When watching dance in videos, chances are good that those videos are from media company DanceOn, owned and operated by music platform izo. The story of how payments flow among dancers, musicians and other players shines a spotlight on the inner workings of moving money in a digital, international, cutting-edge environment — offering lessons for all kinds of companies involved in payments and commerce.
In a recent PYMNTS webinar entitled “How Global Music Platform izo Does Payments,” Karen Webster discussed that complex payments flow with Dan Steinberg, chief financial officer of izo. Steinberg, who has hedge fund and venture capital experience, now has his finger not only on the pulse of youth culture, but the frontier of digital payments.
From Click To Payment
The main rule of that world? Every click eventually translates into a payment. Take YouTube, which Steinberg used as an example during the hour-long discussion and slide presentation.
Every click from a performer who is part of the izo network — backed by Madonna, it has over 200 million monthly views and millions of subscribers globally — generates data in Google’s content management system (CMS). That data makes its way back to izo, basically telling the company, “Hey, this is the [payment] owed for those clicks. You owe payments for these three dancers as a result of those clicks coming through,” he told Webster.
The job of those analysis clicks to determine payments, then send those payments each month to their proper recipients (to say nothing of associated tax and other documents), was labor-intensive. “We would receive raw data from YouTube directly and do Excel on our own” to make those calculations, Steinberg explained. “It could take two or three weeks to figure out payments” for a single performer, he said, adding that some payments are pretty small, but still need to go out month after month.
That’s just for YouTube, a single channel. As Facebook and other online platforms figure out how to better monetize content, “the complexity will only increase,” he said.
However, izo started using accounts payable (AP) software company Tipalti to automate that work. Introducing automation of those payments reduced those weeks to days. “It helps simplify our workforce,” Steinberg said. “It allowed me to go and flex my staff, to take them off the day-to-day check entry” and other accounts payable toil.
That flexibility and automation brings another benefit: scaling the business does not require izo to incrementally hire “excel jockeys” and other workers. “You can scale more quickly without having to find the headcount to support the operation,” he said.
Fraud, too, went down with a better payments system. Steinberg told how there’s been no repeat of an incident that involved checks being stolen from the company mailroom, then altered and cashed.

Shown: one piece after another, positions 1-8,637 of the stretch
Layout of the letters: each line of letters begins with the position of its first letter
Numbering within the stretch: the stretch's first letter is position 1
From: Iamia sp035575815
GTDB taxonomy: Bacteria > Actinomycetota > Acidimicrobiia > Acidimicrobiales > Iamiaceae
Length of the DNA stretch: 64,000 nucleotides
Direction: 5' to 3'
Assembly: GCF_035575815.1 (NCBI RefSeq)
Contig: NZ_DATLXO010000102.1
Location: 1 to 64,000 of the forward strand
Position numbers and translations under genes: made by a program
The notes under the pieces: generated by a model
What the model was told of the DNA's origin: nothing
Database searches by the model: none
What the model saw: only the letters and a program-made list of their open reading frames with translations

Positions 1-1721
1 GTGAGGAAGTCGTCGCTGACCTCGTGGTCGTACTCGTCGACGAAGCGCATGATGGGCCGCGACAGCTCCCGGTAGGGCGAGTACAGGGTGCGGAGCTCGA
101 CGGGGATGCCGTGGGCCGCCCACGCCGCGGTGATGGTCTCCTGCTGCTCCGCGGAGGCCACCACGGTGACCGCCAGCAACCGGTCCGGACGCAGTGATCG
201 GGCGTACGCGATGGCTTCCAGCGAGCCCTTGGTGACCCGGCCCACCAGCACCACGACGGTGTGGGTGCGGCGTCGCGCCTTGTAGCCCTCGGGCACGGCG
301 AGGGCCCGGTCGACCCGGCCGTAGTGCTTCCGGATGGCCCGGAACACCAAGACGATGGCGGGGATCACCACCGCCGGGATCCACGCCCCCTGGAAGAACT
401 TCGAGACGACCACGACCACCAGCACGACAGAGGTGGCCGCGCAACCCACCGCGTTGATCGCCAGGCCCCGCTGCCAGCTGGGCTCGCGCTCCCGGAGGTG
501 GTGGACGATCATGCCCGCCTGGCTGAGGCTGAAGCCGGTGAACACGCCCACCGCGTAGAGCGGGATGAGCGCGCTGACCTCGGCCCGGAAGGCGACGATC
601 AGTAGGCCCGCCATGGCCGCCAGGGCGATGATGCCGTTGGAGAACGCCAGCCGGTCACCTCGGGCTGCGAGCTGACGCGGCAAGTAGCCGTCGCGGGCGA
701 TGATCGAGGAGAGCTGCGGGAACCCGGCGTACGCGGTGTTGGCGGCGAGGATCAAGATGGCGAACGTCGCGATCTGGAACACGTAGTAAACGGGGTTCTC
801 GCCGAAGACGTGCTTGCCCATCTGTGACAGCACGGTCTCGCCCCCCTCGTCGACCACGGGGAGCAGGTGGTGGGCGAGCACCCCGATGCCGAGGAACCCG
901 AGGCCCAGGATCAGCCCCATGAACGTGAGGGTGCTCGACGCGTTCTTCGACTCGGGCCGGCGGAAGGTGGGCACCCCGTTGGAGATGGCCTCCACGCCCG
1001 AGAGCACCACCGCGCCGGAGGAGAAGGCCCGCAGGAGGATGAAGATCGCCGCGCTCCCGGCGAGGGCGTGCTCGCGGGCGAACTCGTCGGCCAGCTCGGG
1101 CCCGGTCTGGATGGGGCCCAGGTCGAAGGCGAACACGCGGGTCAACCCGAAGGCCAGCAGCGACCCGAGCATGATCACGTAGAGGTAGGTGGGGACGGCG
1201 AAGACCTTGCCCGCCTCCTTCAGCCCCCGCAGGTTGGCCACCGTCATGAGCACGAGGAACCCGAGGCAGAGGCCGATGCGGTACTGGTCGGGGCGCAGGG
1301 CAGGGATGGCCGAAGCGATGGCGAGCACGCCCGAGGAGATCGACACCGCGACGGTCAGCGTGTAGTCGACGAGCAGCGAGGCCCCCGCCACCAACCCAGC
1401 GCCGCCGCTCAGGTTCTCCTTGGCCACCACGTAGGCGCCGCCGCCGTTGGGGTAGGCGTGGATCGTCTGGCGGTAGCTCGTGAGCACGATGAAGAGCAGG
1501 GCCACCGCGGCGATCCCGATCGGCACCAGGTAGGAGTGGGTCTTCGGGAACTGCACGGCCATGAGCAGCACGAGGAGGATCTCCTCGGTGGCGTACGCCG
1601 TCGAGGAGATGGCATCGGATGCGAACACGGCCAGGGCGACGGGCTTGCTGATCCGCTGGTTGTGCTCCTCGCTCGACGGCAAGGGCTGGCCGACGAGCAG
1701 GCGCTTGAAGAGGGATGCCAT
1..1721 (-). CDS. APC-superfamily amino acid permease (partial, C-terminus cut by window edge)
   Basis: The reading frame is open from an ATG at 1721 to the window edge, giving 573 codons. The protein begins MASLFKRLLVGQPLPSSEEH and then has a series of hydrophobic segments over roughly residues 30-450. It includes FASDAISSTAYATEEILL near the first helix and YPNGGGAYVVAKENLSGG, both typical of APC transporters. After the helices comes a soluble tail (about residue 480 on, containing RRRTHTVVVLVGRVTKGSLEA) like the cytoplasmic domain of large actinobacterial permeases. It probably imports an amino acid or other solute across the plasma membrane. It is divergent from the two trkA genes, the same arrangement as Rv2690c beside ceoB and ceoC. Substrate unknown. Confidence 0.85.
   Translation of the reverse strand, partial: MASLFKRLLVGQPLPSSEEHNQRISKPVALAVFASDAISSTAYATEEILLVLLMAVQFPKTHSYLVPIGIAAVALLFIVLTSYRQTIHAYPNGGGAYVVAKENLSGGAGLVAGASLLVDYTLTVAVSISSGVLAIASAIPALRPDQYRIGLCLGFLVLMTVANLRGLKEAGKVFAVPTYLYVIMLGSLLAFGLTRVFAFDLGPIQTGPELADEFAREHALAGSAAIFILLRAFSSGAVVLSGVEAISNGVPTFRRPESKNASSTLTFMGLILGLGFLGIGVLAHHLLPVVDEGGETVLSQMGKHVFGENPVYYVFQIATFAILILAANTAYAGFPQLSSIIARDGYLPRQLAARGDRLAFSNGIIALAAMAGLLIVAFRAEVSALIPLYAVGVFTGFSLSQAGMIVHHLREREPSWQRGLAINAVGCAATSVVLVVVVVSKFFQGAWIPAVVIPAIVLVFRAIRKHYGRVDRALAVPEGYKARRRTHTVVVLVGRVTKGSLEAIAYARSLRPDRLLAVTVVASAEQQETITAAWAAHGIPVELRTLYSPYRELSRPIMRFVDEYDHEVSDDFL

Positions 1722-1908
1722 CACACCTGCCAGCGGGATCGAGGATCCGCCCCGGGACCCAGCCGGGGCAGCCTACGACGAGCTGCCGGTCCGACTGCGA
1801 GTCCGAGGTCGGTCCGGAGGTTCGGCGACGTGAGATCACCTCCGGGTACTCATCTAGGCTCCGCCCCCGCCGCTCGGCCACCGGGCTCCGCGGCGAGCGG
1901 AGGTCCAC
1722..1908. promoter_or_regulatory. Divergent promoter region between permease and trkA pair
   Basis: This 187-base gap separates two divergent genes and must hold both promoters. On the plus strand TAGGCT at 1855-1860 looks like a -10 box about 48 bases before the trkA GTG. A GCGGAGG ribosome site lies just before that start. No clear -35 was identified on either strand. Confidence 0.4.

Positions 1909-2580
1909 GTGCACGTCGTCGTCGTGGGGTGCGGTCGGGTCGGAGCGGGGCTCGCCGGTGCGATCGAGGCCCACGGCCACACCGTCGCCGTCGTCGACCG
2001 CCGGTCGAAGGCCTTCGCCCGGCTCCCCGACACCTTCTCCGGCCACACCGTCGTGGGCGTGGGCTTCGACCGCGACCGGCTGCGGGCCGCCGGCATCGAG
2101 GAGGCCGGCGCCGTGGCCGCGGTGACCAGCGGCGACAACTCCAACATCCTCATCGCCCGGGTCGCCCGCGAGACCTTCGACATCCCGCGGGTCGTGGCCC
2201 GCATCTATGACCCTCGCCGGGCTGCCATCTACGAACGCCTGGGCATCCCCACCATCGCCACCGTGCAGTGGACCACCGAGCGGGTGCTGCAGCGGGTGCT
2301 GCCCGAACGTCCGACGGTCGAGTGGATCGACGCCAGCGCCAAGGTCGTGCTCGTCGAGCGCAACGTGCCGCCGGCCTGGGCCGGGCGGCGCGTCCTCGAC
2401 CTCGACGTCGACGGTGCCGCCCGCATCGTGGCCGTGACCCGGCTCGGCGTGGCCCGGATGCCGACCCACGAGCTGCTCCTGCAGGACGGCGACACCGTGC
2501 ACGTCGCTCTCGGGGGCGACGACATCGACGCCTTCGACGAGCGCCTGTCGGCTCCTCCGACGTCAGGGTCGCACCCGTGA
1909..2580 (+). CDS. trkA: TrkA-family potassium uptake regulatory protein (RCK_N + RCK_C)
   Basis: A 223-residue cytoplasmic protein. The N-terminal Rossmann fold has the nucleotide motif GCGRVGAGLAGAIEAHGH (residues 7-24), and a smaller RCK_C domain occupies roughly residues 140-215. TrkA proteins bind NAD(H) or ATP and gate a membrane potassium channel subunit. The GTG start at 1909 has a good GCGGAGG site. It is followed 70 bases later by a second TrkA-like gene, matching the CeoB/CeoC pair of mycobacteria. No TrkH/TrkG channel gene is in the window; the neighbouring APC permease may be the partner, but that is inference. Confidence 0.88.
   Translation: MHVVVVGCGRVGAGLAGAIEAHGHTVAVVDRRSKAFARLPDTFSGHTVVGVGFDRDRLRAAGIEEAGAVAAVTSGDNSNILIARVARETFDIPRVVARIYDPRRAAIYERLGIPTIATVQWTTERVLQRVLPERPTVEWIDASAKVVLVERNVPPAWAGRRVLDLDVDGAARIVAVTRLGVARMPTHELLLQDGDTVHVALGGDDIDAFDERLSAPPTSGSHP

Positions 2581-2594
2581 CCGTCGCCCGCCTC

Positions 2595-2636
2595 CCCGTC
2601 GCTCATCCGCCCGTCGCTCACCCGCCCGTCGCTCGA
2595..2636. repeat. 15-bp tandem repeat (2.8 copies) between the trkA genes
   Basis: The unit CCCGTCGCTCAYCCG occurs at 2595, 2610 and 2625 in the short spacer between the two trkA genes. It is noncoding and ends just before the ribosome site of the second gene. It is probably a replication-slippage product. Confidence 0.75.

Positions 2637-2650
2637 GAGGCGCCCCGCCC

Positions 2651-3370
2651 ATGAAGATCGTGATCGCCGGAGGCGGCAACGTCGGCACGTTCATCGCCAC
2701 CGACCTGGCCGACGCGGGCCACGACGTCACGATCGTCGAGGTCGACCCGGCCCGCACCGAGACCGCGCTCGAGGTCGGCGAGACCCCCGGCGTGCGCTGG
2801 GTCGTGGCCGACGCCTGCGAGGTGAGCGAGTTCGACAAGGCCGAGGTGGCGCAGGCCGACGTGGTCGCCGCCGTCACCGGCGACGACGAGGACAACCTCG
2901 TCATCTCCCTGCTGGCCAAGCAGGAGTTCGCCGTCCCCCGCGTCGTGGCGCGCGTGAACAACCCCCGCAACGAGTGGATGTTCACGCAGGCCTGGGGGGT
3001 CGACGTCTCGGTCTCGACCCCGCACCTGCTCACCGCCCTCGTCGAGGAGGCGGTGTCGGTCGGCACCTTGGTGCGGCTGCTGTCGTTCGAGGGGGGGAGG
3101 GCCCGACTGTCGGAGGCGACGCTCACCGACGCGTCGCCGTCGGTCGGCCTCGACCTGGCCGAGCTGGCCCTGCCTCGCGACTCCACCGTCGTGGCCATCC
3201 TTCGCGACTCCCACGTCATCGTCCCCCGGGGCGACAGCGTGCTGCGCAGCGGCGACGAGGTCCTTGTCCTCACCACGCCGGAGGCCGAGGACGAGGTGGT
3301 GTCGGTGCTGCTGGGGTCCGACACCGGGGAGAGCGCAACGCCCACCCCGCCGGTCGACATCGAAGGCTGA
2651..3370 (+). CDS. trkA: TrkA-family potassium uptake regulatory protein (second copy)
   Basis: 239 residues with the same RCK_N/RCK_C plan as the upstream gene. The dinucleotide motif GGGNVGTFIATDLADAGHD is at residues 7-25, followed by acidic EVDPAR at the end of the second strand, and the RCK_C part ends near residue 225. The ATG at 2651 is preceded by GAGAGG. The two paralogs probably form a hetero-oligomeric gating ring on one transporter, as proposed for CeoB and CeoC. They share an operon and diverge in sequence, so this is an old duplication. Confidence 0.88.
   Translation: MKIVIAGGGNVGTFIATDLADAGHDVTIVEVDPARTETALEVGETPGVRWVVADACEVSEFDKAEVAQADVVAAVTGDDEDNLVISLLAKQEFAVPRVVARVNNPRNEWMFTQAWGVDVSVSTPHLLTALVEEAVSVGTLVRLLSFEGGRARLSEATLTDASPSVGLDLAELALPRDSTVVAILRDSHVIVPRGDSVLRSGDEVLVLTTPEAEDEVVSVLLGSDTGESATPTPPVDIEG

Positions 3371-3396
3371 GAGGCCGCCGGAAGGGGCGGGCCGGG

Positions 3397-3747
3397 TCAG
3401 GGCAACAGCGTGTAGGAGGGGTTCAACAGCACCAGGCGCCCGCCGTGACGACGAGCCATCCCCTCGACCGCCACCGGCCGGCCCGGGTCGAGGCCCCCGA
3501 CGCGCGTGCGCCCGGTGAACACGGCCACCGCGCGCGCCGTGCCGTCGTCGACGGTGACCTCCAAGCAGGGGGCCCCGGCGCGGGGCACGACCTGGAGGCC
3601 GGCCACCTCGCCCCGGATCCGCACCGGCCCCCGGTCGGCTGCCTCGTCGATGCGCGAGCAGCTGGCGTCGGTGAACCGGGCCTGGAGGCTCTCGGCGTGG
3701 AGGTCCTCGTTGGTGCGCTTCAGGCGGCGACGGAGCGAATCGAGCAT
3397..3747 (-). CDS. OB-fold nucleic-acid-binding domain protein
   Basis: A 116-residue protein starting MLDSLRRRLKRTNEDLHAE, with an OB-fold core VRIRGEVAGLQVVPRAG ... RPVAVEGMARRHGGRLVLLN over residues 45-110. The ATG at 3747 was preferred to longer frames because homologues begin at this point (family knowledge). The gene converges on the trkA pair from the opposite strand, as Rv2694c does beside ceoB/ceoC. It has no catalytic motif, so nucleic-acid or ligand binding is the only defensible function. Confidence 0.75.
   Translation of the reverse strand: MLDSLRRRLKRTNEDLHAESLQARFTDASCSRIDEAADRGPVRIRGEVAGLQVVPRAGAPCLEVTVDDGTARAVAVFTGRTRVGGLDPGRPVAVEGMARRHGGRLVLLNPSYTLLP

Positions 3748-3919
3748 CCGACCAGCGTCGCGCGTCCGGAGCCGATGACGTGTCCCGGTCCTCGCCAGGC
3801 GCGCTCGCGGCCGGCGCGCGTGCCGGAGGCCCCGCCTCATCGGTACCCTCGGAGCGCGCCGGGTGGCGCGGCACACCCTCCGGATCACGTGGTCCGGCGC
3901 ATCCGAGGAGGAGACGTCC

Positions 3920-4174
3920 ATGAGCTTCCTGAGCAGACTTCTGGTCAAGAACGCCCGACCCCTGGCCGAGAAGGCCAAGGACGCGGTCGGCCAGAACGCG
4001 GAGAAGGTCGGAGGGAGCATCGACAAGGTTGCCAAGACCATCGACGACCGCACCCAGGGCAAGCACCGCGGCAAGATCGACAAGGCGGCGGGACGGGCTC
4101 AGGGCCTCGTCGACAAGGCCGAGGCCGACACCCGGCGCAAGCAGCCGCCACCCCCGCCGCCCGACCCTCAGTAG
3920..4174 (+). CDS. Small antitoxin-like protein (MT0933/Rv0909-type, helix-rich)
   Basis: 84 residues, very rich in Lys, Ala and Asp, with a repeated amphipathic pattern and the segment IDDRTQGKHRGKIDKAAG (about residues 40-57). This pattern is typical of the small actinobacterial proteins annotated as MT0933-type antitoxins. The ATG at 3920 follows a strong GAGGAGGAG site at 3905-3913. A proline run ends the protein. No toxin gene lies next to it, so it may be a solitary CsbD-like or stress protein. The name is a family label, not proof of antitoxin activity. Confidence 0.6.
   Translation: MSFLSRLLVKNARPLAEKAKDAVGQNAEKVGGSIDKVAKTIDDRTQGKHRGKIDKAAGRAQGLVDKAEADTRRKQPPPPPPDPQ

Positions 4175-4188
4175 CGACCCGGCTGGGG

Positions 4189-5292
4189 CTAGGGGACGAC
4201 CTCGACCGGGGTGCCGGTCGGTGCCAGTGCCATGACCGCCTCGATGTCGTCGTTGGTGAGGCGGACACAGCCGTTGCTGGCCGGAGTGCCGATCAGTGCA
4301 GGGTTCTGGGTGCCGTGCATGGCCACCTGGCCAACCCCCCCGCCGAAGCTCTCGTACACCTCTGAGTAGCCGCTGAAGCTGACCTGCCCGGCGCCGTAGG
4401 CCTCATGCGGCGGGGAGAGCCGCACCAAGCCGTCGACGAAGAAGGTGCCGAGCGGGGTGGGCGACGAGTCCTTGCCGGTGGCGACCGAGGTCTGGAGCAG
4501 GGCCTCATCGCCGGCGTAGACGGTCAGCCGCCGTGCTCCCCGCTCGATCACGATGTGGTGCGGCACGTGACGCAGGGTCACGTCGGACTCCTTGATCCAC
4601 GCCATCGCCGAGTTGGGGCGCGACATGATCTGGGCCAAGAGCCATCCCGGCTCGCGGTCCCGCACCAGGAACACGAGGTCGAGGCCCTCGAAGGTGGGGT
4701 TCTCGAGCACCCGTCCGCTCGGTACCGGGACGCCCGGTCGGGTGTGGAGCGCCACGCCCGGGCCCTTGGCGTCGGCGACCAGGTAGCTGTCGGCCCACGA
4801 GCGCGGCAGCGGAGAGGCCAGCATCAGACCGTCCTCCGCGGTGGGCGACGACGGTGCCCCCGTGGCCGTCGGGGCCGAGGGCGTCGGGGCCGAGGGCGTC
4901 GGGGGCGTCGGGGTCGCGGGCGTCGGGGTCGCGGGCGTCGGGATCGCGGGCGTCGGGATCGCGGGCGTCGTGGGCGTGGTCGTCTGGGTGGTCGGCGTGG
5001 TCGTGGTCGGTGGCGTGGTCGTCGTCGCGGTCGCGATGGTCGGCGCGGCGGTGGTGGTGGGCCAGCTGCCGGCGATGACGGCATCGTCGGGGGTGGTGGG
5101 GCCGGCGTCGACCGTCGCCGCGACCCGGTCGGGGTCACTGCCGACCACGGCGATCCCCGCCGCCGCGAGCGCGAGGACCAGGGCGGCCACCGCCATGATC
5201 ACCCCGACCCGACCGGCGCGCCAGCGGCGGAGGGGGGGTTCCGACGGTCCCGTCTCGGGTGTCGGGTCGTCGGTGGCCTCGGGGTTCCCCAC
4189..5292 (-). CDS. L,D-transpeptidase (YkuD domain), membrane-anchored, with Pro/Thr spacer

Katy Perry Promo
All this matters because izo is growing and expanding, and having payments as an anchor could drag down progress.
For instance, the platform recently helped promote the new Katy Perry album after being contacted by her music label, which wanted access to, and marketing enthusiasm from, the izo network. “We contacted influencers and dancers across our network to help promote it,” he said — a task that also required having an efficient flow of payment to get income to those who earned it. In fact, digital technology has changed the music business in such a way that platforms like izo are becoming more important to marketing and distribution, Steinberg noted.
“We have a direct link to their target audience,” he said.
Platforms such as izo are also moving further into product promotion, via deals with brands to feature them in videos and dance content, Steinberg said. “We are approached by large consumer groups” who want izo to place their merchandise in videos.
The network izo can call upon — along with its consumer base — is international, with talent coming not only from North America, but such places as Russia and South America, too. Artists typically receive payments via ACH and wire transfer, he said.
Checks, too, remain a popular payment method for the artists who receive payments from izo. “For some people, checks just work for them,” Steinberg said when responding to Webster’s disdain for that particular payment method. “It tends to be very powerful with our international” artists.
So what’s next? For one, finding and developing new artists not yet signed to labels using the power of the izo network and platform, he said. No matter what, the experiences of izo, discussed in depth during the recent PYMNTS webinar, offers a case study in how to do payments digitally at the cutting edge of global pop culture.